While the search for oil began in the early 1960s in Norway, the oil industry’s early beginnings took place in Trinidad all the way back in 1857. The connection between the exploitation of natural resources and the exploitation of human resources finds poignant expression in Christopher Cozier’s installation turbulence (2019–2021), which portrays the history of the oil industry in Trinidad. A number of drawings, mainly done in black ink on paper, are mounted in three large panels that appear to be incomplete given that number of panes are “missing.” In Cozier’s drawings, black oil is mixed with Black bodies, cascades of black handwriting, and what look like dark planets and cosmic forces forming dramatic vortices. In one place, a lone arm stretches upwards searchingly, as if belonging to a drowning person.
The close connection between body and oil in Cozier’s work forms a contrast to Liv Bugge’s Goliath, Draugen & Maria (2021), which takes its starting point in a perceived distance from oil as physical reality. Just as oil is perceived as “hidden” in the Norwegian welfare society, the film hides behind three sculptures that mimic the topology of the seabed in the Norwegian oil fields mentioned in the project title. The sculptures – one of which is presented inside the museum, with the other two placed out in the city – can be scanned using a mobile app that gives access to the film, in which we encounter a group of people exploring crude oil with their hands – feeling it, studying it, smelling it. The soundtrack is a voiceover, while the footage of the group is interspersed with old archival footage from the oil industry. Their conversation about oil is meditative, introspective, and philosophical; oil is referred to as part of our identity, as something sacred, associated with our ancestors. One of the participants in the film says that the oil makes her cry, without her being able to explain why. Another asks how we can be so complacent in Norway, concluding that this is because it is impossible for us to think outside the oil. The film also describes the violence of the extraction process itself and talks about the seawater and the organisms living in it being pumped into the wells as a replacement for the oil that is pumped up.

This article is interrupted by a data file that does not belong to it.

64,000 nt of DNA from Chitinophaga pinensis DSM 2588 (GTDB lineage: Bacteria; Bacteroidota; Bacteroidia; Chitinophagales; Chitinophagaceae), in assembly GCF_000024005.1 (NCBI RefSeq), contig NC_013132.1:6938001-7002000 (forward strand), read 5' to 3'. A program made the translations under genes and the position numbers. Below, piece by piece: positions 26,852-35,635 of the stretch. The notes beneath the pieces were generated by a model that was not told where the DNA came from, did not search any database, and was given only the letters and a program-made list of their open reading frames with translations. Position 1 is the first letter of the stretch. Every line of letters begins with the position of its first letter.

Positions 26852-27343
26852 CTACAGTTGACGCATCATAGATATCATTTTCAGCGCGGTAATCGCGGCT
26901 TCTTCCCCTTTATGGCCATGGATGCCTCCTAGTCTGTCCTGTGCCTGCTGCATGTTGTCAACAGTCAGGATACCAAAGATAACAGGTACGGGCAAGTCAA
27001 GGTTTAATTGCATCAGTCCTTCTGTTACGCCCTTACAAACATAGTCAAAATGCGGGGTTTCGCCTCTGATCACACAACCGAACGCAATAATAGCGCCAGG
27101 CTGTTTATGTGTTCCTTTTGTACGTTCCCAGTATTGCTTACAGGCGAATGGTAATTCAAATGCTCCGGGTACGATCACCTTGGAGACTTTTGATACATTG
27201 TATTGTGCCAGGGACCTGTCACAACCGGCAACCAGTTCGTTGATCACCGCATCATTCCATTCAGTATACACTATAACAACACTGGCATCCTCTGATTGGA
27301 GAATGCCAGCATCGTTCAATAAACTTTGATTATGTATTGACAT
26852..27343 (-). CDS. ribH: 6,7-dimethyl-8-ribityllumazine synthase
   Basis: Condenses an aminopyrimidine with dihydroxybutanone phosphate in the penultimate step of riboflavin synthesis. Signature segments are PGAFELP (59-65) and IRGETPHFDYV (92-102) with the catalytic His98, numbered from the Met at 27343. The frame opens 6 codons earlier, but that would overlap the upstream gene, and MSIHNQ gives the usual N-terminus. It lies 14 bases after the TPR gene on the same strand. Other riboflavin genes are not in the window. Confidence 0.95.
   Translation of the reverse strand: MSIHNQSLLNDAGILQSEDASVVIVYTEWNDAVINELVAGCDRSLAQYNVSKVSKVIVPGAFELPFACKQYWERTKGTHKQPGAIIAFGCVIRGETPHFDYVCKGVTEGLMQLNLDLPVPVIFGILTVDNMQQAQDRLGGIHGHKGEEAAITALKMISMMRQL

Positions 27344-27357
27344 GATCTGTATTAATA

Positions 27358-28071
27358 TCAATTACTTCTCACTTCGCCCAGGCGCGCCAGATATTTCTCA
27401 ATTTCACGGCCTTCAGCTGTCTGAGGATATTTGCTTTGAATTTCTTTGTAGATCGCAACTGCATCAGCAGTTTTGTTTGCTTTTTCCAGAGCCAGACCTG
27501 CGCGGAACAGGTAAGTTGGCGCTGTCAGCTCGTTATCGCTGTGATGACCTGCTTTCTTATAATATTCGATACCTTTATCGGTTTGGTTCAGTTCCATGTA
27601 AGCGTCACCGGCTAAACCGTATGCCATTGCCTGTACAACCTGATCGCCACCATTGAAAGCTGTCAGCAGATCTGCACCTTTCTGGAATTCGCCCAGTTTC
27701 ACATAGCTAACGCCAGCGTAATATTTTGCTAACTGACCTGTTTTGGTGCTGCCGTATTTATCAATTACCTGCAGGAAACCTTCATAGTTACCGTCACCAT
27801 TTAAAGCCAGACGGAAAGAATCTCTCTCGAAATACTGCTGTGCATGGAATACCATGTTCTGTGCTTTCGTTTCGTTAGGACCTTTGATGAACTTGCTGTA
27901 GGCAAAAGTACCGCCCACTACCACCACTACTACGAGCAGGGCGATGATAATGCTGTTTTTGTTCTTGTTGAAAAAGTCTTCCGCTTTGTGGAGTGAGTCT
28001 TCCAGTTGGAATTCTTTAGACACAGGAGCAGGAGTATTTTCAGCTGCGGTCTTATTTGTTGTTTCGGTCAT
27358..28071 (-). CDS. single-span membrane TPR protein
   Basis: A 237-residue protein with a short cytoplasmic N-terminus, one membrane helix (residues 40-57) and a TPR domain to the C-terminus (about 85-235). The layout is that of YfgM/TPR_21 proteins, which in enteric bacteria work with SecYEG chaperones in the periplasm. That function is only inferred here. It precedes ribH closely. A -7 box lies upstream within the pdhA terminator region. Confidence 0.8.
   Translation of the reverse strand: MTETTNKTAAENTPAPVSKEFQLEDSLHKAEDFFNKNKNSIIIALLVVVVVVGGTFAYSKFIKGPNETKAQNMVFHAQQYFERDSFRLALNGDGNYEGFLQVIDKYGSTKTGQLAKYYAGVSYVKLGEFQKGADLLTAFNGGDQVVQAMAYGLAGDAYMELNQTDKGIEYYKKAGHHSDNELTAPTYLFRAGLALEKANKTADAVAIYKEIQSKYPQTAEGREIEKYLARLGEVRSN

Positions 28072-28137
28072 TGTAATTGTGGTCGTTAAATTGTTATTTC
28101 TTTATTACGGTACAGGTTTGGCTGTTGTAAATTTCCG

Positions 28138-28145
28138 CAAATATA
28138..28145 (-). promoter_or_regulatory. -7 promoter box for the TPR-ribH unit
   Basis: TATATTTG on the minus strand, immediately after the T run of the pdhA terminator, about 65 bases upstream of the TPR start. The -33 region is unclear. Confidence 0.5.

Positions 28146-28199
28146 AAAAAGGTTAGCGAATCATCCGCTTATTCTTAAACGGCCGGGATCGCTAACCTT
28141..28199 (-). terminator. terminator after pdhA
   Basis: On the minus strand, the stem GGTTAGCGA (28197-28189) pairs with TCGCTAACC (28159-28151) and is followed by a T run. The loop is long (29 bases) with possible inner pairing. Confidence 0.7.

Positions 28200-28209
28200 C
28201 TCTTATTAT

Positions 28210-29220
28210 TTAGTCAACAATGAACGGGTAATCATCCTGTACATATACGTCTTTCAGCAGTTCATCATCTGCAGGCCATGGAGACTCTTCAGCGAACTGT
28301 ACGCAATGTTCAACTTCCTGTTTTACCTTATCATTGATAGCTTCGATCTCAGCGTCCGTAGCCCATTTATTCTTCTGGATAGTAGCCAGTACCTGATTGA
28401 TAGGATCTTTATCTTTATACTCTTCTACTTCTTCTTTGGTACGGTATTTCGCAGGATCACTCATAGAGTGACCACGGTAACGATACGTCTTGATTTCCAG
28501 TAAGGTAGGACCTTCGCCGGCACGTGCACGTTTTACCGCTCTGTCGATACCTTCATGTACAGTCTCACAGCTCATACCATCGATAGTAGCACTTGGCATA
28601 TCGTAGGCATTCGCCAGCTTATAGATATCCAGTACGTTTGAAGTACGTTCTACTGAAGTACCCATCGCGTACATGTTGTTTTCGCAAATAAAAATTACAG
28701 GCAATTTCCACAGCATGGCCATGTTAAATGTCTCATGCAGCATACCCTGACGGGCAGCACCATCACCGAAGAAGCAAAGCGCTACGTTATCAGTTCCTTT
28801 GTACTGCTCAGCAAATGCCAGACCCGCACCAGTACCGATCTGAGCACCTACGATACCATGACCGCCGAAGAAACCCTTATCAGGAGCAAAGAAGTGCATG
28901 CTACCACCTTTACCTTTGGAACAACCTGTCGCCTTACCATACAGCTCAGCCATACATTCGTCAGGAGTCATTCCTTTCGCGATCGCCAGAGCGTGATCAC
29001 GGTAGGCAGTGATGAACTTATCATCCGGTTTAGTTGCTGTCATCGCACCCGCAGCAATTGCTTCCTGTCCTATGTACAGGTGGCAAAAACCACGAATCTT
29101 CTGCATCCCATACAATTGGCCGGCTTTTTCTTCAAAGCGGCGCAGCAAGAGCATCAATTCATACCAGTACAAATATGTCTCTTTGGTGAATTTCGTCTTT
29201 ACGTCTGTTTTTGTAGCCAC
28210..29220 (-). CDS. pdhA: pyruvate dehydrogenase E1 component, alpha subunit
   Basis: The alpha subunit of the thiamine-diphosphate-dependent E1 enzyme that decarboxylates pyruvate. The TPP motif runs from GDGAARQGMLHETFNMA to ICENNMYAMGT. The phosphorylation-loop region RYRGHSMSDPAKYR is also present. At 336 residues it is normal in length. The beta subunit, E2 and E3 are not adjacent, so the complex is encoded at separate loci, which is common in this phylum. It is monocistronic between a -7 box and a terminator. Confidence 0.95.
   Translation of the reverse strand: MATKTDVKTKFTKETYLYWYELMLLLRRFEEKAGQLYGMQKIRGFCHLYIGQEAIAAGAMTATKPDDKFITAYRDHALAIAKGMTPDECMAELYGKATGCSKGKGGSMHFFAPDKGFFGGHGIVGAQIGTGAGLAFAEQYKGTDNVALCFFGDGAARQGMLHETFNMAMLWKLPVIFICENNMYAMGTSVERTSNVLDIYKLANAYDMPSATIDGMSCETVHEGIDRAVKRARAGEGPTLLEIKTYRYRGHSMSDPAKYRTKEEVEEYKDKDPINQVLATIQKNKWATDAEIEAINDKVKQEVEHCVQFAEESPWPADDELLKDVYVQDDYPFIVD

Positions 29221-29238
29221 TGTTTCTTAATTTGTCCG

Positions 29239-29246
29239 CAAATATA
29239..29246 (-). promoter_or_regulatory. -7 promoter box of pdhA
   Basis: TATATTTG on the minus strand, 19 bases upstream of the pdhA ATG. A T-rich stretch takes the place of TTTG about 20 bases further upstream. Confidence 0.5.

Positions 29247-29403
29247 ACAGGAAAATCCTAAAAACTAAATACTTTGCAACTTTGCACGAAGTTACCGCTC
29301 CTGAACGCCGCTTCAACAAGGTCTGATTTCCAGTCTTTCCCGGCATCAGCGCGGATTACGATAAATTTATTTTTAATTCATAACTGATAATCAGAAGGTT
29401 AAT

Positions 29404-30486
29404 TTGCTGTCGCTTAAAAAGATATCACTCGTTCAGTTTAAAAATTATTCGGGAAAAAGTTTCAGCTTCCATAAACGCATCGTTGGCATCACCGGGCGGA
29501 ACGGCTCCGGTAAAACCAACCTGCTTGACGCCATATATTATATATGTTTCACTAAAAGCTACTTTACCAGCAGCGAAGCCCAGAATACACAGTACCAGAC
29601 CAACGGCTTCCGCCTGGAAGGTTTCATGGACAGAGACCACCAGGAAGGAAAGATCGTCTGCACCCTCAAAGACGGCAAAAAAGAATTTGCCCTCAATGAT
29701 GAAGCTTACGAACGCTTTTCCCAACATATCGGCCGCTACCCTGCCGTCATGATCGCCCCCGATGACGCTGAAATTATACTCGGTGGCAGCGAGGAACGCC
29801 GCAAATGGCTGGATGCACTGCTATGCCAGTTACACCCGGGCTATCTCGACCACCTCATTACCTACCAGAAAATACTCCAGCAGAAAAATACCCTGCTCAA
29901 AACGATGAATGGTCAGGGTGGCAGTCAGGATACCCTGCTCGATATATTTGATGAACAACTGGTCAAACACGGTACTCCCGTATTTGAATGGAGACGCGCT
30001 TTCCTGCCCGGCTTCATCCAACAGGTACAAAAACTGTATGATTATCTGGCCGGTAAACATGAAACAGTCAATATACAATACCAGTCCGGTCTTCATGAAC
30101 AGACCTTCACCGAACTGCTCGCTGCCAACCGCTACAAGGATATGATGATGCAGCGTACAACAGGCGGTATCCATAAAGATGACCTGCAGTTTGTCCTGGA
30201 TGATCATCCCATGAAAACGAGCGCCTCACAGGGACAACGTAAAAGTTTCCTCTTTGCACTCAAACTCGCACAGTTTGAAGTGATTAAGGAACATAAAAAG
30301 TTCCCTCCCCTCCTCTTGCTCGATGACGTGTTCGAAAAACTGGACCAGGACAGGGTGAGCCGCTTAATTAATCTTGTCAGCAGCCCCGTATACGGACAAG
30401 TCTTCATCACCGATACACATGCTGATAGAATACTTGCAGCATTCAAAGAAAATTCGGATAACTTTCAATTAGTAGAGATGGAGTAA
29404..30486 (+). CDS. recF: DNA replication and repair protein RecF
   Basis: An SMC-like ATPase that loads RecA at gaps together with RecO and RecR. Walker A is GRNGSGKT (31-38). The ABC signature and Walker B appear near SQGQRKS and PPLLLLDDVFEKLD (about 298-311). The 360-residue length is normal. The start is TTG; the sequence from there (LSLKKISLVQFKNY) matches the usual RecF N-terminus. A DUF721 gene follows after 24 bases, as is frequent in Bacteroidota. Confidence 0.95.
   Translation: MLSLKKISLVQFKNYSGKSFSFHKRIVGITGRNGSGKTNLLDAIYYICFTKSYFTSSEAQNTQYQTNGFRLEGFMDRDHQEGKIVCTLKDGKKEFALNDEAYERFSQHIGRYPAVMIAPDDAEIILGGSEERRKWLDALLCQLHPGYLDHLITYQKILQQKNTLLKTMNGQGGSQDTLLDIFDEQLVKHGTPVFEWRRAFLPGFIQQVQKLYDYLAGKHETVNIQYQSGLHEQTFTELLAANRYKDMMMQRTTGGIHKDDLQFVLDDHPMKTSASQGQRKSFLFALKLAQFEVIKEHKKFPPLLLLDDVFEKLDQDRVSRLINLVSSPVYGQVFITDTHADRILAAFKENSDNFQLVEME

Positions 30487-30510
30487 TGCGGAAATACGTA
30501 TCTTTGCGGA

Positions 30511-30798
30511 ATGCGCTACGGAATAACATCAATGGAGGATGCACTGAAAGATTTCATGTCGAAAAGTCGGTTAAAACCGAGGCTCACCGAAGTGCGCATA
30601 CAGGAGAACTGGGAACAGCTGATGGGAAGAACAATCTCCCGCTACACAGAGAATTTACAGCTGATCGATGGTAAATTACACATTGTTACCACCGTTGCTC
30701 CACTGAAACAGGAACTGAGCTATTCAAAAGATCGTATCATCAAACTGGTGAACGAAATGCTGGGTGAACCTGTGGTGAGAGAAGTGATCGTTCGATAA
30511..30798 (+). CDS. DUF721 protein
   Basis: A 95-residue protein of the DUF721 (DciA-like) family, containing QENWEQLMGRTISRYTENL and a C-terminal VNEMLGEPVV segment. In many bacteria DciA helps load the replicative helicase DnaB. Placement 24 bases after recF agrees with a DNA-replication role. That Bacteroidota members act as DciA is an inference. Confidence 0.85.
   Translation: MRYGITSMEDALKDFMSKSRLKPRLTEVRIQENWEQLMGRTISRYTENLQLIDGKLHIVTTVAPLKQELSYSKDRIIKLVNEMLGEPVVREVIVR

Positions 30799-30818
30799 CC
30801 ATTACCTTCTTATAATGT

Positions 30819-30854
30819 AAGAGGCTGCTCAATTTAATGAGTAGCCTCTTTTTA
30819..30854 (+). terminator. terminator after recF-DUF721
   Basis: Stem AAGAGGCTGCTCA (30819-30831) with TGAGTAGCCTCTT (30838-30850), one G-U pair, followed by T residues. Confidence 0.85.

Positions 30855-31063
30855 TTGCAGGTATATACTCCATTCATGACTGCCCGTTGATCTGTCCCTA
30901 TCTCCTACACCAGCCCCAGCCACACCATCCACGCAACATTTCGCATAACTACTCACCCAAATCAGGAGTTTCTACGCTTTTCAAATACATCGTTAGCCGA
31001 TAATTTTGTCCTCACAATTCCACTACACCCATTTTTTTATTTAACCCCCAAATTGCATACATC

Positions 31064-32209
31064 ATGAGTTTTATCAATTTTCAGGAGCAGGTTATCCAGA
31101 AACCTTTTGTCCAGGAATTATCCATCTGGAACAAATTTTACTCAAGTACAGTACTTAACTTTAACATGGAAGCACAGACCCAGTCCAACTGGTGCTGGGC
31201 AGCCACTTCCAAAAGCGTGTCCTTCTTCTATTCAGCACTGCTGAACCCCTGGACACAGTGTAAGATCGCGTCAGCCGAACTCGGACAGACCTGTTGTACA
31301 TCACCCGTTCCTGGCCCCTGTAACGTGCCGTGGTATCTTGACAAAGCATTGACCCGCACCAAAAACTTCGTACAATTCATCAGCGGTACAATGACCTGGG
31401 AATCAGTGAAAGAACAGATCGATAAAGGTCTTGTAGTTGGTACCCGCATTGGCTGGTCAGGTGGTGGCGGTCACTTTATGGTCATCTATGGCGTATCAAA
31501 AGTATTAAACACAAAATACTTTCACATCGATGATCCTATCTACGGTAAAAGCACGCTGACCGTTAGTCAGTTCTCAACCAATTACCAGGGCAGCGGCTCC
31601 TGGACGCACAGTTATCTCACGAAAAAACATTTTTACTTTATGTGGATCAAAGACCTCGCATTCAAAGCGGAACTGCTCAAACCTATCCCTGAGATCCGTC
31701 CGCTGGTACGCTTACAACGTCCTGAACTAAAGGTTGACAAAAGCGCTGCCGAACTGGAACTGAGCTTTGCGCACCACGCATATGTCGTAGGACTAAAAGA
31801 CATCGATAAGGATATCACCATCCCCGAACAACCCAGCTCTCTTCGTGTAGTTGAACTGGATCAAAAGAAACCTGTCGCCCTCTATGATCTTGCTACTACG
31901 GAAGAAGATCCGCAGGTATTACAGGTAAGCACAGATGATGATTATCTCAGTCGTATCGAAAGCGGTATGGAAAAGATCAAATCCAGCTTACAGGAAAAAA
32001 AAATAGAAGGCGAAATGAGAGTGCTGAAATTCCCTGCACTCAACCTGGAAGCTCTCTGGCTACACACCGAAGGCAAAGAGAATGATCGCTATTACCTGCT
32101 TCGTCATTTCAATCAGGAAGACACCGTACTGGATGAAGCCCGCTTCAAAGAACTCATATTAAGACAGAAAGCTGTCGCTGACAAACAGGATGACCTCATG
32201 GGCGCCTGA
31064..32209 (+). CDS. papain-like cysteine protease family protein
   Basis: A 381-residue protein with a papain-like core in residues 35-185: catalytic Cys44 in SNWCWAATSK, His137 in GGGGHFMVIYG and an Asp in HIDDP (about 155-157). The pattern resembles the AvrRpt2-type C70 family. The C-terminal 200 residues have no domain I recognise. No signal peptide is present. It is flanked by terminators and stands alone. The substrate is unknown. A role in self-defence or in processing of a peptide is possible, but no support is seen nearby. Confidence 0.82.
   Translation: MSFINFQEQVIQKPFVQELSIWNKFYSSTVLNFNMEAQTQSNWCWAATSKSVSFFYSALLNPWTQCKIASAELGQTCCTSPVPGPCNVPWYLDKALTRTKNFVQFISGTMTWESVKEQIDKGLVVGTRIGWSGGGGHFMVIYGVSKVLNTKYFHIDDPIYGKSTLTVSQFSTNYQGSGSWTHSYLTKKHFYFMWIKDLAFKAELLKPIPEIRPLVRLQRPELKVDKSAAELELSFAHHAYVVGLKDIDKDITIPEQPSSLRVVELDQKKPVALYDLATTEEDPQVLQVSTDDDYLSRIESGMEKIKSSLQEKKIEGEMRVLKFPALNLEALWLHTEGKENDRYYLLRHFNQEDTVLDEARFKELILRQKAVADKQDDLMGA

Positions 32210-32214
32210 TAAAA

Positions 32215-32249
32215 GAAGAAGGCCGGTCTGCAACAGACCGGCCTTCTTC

The exhibition in Stavanger opened the same weekend as the climate change conference COP26 kicked off in Glasgow, where the Norwegian authorities, led by Prime Minister Jonas Gahr Støre, were busy maintaining a self-image as suppliers of the world’s purest, most democratic oil (in contrast to the dirty dictatorship oil from countries such as China and Saudi Arabia). Recently, the government has granted fifty-three new licenses for oil exploration, opting for business as usual instead of taking on the consequences of the climate crisis. But climate scientists, for example those on the UN Climate Panel, make no distinction between “clean” and “dirty” oil when they say that the age of oil must be brought to an end, and that it is urgent. Regardless of how interesting the topic of oil as the basis of modern society may be, in this context, I perceive the conflict-averse approach that informs the curation of Experiences of Oil as claustrophobic and problematic.